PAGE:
New communication technologies are bringing about social, as well as technical, changes in learning environments. This study explores the impact one new communication technology, podcasting, has had on students' educational experiences at a rural Australian university. Contextualized in a broader social environment, where it is critically theorized that institutions of higher education sell knowledge as a commercial good, this study uses qualitative survey data of distant and internal student experiences to present student expectations and cultural norms. Findings reveal that the majority of student comments reflect support for podcasting as a learning tool and as a means to personalize distance education which for some, and particularly rural students, can be an isolating experience. Additionally, commentary reflects that education in an increasing commodified culture brings heightened consumer expectations for equity in educational experience and delivery services, as well as student-driven assessment of educational products' quality and authenticity.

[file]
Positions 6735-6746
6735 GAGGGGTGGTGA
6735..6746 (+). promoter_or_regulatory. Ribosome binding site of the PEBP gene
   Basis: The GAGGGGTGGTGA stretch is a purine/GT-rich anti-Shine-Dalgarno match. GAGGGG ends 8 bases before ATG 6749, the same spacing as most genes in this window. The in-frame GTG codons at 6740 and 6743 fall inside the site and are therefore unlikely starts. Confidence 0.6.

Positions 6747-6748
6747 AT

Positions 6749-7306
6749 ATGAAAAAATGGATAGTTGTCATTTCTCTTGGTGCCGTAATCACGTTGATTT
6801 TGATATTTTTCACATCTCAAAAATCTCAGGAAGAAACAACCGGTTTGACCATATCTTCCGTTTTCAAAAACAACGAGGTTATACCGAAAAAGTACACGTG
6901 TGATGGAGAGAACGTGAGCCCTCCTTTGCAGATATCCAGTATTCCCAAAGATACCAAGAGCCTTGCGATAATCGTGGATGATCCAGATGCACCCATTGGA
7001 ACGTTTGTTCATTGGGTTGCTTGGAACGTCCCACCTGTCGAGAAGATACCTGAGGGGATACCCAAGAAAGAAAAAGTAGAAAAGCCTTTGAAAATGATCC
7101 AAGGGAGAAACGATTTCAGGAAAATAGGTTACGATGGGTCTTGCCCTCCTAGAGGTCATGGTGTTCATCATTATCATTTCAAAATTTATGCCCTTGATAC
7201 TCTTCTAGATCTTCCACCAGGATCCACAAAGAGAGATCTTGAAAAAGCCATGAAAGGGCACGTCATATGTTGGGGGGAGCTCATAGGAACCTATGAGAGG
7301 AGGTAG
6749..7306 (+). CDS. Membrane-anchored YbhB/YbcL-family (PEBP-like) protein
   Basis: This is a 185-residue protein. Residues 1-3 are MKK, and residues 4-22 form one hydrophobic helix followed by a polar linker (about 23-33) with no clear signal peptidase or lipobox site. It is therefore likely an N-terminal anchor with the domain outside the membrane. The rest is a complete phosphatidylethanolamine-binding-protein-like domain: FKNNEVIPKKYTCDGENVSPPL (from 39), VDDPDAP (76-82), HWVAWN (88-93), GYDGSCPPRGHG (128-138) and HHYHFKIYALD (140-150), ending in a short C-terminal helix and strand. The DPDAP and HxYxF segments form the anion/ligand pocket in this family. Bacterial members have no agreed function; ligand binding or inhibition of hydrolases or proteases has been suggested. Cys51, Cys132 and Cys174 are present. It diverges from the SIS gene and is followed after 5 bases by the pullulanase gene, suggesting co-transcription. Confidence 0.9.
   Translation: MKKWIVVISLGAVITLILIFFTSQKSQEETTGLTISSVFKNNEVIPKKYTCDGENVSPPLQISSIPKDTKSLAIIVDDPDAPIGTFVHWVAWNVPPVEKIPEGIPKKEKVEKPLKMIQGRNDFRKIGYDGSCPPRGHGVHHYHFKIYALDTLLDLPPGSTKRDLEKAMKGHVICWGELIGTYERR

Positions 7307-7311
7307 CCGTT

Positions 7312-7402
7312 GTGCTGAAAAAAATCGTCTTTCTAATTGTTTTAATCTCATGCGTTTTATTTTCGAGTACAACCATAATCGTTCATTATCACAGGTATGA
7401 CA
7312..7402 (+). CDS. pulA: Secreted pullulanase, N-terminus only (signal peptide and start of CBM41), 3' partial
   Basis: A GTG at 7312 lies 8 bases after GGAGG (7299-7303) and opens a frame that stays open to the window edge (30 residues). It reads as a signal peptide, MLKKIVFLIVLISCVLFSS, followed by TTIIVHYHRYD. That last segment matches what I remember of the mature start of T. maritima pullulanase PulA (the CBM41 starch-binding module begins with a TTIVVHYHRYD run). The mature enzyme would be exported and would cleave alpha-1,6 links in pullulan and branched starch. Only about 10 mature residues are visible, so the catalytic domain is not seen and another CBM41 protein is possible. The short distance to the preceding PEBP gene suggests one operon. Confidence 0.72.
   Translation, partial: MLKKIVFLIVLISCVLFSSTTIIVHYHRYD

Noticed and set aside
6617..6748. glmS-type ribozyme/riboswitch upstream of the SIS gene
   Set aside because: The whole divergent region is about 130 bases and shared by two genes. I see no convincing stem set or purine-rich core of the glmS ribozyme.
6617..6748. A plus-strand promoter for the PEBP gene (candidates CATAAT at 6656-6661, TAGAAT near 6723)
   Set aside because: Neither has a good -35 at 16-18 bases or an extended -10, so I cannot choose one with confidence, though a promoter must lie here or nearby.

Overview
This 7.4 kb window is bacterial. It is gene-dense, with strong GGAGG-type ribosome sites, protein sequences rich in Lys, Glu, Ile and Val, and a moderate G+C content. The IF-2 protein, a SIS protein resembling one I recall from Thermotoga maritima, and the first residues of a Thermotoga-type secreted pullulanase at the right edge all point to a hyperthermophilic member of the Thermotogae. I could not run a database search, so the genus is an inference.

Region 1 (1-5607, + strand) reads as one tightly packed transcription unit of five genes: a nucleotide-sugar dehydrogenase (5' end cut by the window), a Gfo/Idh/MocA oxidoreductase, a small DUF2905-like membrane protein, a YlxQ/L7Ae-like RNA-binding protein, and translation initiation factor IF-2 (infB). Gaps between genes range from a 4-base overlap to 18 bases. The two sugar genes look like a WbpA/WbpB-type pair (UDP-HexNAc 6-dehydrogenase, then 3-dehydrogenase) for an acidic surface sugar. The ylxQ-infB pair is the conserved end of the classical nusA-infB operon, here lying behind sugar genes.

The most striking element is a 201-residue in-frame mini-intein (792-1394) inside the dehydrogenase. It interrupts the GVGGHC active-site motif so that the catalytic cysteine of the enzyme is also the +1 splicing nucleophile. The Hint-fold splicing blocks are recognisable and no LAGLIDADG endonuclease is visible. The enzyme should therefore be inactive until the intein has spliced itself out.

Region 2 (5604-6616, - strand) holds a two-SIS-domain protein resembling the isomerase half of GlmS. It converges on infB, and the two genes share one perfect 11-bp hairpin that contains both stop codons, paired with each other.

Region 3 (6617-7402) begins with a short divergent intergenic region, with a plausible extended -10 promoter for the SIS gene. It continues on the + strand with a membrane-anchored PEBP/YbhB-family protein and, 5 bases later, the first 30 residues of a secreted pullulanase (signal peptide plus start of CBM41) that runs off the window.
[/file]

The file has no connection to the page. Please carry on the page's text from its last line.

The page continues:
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Document Type: Research Article
Charles Sturt University, NSW, Australia
School of Computing and Mathematics, Charles Sturt University, Waga Waga, Australia
School of Biomedical Sciences, Charles Sturt University, Wagga Wagga, NSW, Australia
Publication date: August 1, 2009
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